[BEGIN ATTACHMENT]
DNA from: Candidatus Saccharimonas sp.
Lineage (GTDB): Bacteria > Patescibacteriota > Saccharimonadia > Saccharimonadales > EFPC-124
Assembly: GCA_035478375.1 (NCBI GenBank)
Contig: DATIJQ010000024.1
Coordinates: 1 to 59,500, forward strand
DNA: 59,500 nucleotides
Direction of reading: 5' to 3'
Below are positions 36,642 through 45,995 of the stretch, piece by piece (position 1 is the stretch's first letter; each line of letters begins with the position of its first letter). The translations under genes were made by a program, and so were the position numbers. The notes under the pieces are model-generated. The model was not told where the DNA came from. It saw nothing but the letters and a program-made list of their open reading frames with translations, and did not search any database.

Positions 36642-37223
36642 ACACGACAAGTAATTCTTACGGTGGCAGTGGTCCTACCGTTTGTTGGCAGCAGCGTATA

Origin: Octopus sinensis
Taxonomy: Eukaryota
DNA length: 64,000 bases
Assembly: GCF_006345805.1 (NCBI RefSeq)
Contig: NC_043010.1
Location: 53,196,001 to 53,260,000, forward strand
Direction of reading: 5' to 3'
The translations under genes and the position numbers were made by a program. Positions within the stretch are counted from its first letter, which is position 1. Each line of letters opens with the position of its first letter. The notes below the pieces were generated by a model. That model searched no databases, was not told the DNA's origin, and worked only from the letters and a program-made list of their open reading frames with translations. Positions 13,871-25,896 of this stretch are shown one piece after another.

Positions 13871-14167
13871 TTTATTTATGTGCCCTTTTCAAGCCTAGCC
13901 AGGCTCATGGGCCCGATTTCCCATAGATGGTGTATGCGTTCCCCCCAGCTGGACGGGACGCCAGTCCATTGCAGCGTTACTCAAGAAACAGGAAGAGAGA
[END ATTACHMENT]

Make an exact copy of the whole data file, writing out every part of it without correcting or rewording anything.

DNA from: Candidatus Saccharimonas sp.
Lineage (GTDB): Bacteria > Patescibacteriota > Saccharimonadia > Saccharimonadales > EFPC-124
Assembly: GCA_035478375.1 (NCBI GenBank)
Contig: DATIJQ010000024.1
Coordinates: 1 to 59,500, forward strand
DNA: 59,500 nucleotides
Direction of reading: 5' to 3'
Below are positions 36,642 through 45,995 of the stretch, piece by piece (position 1 is the stretch's first letter; each line of letters begins with the position of its first letter). The translations under genes were made by a program, and so were the position numbers. The notes under the pieces are model-generated. The model was not told where the DNA came from. It saw nothing but the letters and a program-made list of their open reading frames with translations, and did not search any database.

Positions 36642-37223
36642 ACACGACAAGTAATTCTTACGGTGGCAGTGGTCCTACCGTTTGTTGGCAGCAGCGTATA

Origin: Octopus sinensis
Taxonomy: Eukaryota
DNA length: 64,000 bases
Assembly: GCF_006345805.1 (NCBI RefSeq)
Contig: NC_043010.1
Location: 53,196,001 to 53,260,000, forward strand
Direction of reading: 5' to 3'
The translations under genes and the position numbers were made by a program. Positions within the stretch are counted from its first letter, which is position 1. Each line of letters opens with the position of its first letter. The notes below the pieces were generated by a model. That model searched no databases, was not told the DNA's origin, and worked only from the letters and a program-made list of their open reading frames with translations. Positions 13,871-25,896 of this stretch are shown one piece after another.

Positions 13871-14167
13871 TTTATTTATGTGCCCTTTTCAAGCCTAGCC
13901 AGGCTCATGGGCCCGATTTCCCATAGATGGTGTATGCGTTCCCCCCAGCTGGACGGGACGCCAGTCCATTGCAGCGTTACTCAAGAAACAGGAAGAGAGA